In the end, it was nothing more than a dream dressed in white – but the great Tu BiShvat blizzard turned out to be little more than snow flurries, freezing rain, and lots of traffic, as people from out of town rushed to leave Yerushalayim Monday evening, in wake of reports that police were planning to close the roads into and out of town as the snow approached.
Waking up Tuesday, Yerushalayim residents in most parts of the city saw the same asphalt streets out their windows, with snow accumulating to just a few centimeters in parts of town with higher elevation. Snow was still falling on and off Tuesday morning but it was not sticking – and as a result, schools and all services are operating normally Tuesday, the city said. Schools in Gush Etzion, which the regional council had planned on closing Tuesday, are open as well, officials told Israel Radio.
Snow, however, did fall more in earnest in northern Israel, and several roads are closed in the north, as well as in the area around Chevron, where there was some accumulation. In addition, several roads in the area of the Dead Sea are closed, the Transportation Ministry said in a statement, because of flooding due to heavy rain.
What remains of the storm are very cold (for Israel) temperatures. Yerushalayim will see temperature close to freezing (2 degrees Celsius) Tuesday, and usually warmer areas along the coast will get up to ten degrees Celsius (mid 50s Fahrenheit). Because of the cold, heaters were turned on throughout the country, and the Israel Electric Corporation on Monday reported that it had hit an all-time high for winter demand for power, at 12,200 megawatts. Several areas, including north Tel Aviv, experienced brownouts and blackouts, with power out for several hours late Monday before it was restored.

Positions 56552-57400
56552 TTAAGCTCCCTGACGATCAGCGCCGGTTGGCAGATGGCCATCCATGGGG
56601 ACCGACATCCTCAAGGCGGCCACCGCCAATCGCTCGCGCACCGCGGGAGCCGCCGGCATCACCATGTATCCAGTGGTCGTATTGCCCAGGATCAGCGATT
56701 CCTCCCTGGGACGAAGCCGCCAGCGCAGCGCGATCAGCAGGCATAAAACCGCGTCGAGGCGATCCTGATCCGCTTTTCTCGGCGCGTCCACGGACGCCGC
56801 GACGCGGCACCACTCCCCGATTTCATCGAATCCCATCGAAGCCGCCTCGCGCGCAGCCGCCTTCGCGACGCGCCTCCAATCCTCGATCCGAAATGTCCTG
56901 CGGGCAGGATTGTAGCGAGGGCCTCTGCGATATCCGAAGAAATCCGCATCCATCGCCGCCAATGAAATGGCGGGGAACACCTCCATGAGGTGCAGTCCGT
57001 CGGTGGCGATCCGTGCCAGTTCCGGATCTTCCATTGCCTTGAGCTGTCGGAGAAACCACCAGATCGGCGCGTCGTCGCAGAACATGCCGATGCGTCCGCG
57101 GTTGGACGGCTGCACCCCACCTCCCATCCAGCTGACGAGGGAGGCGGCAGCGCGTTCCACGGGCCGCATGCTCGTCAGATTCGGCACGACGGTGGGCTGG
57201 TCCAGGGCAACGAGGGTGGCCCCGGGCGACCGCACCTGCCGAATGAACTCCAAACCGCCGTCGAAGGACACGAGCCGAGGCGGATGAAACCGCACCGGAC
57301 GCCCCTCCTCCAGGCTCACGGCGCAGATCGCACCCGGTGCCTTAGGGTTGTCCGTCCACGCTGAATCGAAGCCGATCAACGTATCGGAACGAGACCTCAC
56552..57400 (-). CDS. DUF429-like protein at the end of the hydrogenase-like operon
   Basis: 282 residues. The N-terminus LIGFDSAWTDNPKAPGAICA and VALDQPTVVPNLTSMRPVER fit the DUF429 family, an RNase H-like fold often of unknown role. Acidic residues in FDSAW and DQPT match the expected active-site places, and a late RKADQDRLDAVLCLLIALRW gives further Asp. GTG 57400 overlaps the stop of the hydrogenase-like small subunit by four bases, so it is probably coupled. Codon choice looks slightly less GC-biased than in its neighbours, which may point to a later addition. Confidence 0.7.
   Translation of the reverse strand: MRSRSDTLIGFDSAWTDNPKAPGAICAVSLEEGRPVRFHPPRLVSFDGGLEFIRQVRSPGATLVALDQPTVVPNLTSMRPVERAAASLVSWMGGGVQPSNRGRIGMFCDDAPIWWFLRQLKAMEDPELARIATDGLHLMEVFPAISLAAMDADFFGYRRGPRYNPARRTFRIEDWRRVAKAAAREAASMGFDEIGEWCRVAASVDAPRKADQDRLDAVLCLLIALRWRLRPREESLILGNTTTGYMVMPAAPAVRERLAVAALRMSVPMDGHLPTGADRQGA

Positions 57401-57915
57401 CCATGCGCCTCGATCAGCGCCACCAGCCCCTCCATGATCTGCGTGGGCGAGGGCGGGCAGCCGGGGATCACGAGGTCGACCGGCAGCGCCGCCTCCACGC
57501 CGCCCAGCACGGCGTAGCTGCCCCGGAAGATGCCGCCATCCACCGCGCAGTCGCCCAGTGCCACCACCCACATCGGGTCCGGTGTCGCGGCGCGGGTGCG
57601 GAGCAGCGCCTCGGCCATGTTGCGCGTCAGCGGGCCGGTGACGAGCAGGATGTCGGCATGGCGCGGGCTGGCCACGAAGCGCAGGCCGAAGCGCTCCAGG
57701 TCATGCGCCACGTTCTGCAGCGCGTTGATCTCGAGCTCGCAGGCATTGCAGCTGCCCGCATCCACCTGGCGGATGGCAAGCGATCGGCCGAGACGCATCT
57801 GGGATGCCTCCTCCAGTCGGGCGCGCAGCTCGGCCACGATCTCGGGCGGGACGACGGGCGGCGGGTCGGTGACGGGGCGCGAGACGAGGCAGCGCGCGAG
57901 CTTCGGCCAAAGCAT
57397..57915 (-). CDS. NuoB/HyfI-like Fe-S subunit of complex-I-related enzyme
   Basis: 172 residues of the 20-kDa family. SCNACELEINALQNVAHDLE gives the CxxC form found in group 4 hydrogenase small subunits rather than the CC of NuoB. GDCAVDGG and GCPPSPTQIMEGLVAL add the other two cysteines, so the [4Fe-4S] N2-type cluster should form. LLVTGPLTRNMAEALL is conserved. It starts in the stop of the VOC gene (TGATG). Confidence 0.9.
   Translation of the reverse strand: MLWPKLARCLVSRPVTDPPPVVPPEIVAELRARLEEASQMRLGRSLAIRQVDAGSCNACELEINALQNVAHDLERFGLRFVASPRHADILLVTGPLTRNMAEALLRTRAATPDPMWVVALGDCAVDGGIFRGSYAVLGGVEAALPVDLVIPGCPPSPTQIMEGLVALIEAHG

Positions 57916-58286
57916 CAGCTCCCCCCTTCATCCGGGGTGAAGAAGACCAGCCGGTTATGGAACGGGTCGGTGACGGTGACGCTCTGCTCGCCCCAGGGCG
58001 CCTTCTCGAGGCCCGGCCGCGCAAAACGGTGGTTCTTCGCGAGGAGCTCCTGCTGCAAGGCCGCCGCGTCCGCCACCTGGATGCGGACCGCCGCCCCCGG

Meanwhile, the cold wave has caused a number of injuries. An infant from Ariel who was brought to Schneider Hospital in Petach Tikvah Monday night for treatment of hypothermia was in better shape Tuesday morning, hospital officials told Israel Radio. Also improved were five residents of the Jabel Mukaber neighborhood of Yerushalayim, who were brought to a local hospital after suffering from poisoning, apparently due to the fumes from a kerosene heater they were using without appropriate ventilation.